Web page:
When Film Posters Mean Art: 10 Eye-Catching Alternative Designs

Designing film posters is an art in its own right and some films come up with rather ingenious ways to entice the public to watch their films. Cinematic fan art is also making some amazing contributions, and below I present ten film posters that have captured my attention recently; see also my posts Alternative Film Posters and “Minimalist” Film Posters, and for those who want to explore poster art in greater detail, I recommend this ten-minute lecture by James Verdesoto, film poster expert who designed that one famous poster for Pulp Fiction.

(i) I simply love how this clever poster to Michael Almereyda’s film Tesla (2020) both captures the character portrayed by Ethan Hawke and his distinguishable characteristics and says something about the main theme: electricity/electric power; (ii) I think the colour red suits this Amelie (2001) poster from Japan, hinting to us that the story will be all about eccentricities and passions, and we can’t wait to know more about adventures of this unusual character in the centre; (iii) I’m Thinking of Endings Things (2020) may have a story which suffers from lots of awkwardness and pretentiousness, but all of its posters is a thing of beauty. The poster to the very right designed by Akiko Stehrenberger is trying to bring out the psychological and otherworldly aspects of the film.

(iv) The colour orange has been utilised in many posters to war films, including to films Apocalypse Now (1979), The Inglorious Bastards (1978) and Waltz with Bashir (2008), but here, in this The Deer Hunter (1978) poster by Laurent Durieux, it is particularly impressive. A different reality reflected in the water is also present in one ingenious poster to Francis Ford Coppola’s Apocalypse Now; (v) Japanese film posters are known for their nuance and simplicity and this American Psycho (2000) poster certainly delivers; (vi) The Cannes Film Festival 2021 introduced Russian-language film Petrov’s Flu by Kirill Serebrennikov and its poster is certainly eye-catching. Though images set “inside the character’s profile” is hardly original anymore, the layered impression is still quite effective and hints at the film being psychological in nature.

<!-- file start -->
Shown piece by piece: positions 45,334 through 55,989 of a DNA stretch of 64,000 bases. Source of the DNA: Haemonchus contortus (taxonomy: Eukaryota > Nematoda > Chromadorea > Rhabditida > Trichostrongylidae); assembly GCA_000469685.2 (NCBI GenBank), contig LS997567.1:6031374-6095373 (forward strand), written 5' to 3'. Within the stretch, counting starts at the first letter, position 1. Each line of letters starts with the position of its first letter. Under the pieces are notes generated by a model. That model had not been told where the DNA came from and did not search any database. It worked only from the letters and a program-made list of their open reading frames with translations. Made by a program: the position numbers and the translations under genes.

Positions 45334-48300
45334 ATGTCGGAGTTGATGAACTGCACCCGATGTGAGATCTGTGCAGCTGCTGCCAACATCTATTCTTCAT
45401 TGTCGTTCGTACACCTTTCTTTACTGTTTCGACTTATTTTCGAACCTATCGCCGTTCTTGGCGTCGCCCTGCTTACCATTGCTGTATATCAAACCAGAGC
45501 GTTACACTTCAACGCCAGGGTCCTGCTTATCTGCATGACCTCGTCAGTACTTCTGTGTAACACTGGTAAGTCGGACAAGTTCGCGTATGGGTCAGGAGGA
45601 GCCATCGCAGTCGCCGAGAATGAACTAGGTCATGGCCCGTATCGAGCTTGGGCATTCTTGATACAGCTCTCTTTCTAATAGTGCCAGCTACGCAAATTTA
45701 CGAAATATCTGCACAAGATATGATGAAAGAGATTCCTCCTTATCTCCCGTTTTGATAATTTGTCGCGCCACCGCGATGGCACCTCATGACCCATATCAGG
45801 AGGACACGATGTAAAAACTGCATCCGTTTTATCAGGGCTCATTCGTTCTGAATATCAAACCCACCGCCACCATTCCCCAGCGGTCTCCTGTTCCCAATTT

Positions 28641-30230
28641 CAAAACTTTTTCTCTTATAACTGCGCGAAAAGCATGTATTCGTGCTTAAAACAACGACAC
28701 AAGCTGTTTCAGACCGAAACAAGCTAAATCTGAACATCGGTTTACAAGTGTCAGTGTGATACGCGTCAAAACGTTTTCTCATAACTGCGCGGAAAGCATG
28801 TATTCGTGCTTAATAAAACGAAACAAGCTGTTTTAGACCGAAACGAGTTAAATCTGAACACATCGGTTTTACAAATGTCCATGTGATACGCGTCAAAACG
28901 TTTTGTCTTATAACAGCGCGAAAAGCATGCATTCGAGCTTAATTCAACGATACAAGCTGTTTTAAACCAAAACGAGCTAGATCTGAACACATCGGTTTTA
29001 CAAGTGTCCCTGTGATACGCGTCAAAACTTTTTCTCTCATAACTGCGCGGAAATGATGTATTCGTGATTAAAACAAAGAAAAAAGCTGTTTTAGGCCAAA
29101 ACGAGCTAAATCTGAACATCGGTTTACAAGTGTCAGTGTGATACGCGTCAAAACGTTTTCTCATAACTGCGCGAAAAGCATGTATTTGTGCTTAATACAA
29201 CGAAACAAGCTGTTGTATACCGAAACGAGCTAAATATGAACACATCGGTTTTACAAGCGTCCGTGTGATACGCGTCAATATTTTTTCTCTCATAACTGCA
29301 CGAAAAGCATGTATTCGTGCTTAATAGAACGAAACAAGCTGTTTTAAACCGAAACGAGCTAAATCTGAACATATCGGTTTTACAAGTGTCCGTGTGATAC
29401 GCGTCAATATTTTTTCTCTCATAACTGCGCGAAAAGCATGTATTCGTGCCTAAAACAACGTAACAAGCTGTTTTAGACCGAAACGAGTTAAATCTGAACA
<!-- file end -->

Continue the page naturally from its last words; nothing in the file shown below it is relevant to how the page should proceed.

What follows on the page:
(vii) A poster to Back to the Future trilogy that incorporates all three films and their themes while also centering on the DeLorean? That’s a dream come true and this poster designed by Phantom City Creative is fantastic.

(viii) Jodorowsky’s Dune…wouldn’t we all have liked to see it? This print by artist Killian Eng is spectacular; (ix) Emma Butler is an artist and a designer that produces thought-provoking film art focusing on objects from films. Forrest Gump (1994) is pretty much a character-based film so Butler’s art lends itself particularly well to it; (x) This is a poster to film by Paul Thomas Anderson Phantom Thread (2017). Ladislav, the artist, explains here that he wanted to use symbolism in presenting the film. He chose a rose which stands for love and beauty, but also wanted to show that love can be “thorny” and dangerous, and there is always a price to pay for obsession.

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